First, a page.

Keep reading... Show less
7

There's something characteristically English about the Royal Society, whereby strangers gather under the aegis of some shared interest to read, study, and form friendships and in which they are implicitly agreed to exist insulated and apart from political differences.

There is an amusing detail in The Curious World of Samuel Pepys and John Evelyn that is emblematic of the kind of intellectual passions that animated the educated elite of late 17th-century England. We learn that Henry Oldenburg, the first secretary of the Royal Society, had for many years carried on a bitter dispute with Robert Hooke, one of the great polymaths of the era whose name still appears to students of physics and biology. Was the root of their quarrel a personality clash, was it over money or property, over love, ego, values? Something simple and recognizable? The precise source of their conflict was none of the above exactly but is nevertheless revealing of a specific early modern English context: They were in dispute, Margaret Willes writes, "over the development of the balance-spring regulator watch mechanism."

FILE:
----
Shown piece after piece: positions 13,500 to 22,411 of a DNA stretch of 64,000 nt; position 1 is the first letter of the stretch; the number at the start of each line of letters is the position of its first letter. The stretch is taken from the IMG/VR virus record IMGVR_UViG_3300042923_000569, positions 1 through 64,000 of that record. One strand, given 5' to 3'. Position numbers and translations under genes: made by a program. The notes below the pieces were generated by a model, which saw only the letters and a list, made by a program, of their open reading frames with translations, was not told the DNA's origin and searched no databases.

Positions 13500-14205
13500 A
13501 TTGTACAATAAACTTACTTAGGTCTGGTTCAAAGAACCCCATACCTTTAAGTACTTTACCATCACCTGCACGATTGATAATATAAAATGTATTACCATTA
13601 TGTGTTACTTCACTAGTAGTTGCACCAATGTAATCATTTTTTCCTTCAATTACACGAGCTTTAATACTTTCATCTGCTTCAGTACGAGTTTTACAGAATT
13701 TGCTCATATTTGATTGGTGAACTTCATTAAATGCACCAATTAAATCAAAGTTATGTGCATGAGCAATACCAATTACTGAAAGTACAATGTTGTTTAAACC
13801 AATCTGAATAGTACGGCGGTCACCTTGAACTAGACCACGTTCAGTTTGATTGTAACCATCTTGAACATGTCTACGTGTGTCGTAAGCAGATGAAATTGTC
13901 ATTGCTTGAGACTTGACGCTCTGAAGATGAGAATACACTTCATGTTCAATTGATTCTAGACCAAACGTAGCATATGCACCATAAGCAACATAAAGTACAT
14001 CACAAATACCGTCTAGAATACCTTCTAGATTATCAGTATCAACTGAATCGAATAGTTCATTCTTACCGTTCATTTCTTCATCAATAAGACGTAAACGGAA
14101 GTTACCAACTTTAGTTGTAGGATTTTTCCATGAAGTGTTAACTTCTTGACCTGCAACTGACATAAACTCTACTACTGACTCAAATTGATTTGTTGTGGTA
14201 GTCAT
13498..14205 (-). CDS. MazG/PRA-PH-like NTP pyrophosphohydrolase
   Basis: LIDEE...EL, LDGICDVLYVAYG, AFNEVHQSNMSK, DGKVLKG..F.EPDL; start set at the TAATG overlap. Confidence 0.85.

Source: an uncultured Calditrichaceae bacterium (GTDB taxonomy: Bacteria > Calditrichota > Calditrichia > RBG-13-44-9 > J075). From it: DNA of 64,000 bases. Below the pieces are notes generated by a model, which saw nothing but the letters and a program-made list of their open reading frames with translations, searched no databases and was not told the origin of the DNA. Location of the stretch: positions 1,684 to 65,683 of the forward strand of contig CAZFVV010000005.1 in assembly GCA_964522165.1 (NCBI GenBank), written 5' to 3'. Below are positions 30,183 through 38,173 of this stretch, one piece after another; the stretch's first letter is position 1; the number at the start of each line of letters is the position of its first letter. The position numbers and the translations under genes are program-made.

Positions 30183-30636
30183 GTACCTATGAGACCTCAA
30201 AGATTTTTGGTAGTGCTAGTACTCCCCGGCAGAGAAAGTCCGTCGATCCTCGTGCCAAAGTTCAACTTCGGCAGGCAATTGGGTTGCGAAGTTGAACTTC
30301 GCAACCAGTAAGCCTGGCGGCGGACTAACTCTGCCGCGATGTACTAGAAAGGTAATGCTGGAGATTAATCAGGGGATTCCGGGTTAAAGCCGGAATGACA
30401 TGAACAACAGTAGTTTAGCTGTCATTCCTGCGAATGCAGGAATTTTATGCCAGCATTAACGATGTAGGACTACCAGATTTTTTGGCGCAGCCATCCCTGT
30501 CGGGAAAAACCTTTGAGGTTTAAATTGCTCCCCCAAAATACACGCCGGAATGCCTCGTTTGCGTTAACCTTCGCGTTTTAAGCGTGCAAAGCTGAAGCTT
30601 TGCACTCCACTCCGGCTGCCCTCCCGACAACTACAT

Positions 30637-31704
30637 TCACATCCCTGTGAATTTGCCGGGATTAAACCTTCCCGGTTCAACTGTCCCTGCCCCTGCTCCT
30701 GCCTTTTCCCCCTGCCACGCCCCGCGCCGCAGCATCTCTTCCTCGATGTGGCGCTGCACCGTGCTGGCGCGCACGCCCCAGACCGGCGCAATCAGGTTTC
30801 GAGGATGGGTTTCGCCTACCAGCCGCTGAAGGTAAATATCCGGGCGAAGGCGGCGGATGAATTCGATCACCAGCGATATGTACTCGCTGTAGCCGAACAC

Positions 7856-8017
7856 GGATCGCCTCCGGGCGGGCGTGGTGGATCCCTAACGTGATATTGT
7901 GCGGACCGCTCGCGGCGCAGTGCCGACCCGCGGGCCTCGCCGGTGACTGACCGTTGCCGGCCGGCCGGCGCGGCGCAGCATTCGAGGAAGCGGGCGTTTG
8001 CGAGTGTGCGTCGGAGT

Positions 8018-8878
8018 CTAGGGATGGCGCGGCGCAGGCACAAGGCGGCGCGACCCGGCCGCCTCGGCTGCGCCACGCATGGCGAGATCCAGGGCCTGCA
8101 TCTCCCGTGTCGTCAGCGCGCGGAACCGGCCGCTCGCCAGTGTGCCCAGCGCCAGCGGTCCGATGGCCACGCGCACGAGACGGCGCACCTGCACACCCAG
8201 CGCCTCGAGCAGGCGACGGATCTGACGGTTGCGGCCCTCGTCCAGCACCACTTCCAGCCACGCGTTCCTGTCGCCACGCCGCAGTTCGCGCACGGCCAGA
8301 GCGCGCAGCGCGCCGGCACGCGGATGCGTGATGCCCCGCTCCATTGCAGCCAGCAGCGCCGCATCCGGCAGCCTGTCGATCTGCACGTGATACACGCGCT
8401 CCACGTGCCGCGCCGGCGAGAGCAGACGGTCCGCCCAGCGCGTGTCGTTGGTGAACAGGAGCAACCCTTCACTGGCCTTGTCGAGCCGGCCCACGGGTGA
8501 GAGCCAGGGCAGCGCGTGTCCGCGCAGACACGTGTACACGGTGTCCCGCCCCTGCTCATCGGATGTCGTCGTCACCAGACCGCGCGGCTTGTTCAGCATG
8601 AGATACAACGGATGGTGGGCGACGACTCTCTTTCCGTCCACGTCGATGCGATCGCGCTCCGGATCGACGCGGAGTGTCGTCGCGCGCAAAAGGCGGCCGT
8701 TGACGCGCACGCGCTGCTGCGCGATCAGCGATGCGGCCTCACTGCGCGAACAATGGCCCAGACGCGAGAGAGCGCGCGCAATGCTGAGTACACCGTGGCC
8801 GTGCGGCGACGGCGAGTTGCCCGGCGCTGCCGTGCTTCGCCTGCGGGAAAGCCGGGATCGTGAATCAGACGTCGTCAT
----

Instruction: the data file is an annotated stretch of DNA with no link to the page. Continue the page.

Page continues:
Keep reading... Show less
8
Pop Ten
Mixed Media
PM Picks

© 1999-2017 Popmatters.com. All rights reserved.
Popmatters is wholly independently owned and operated.

rating-image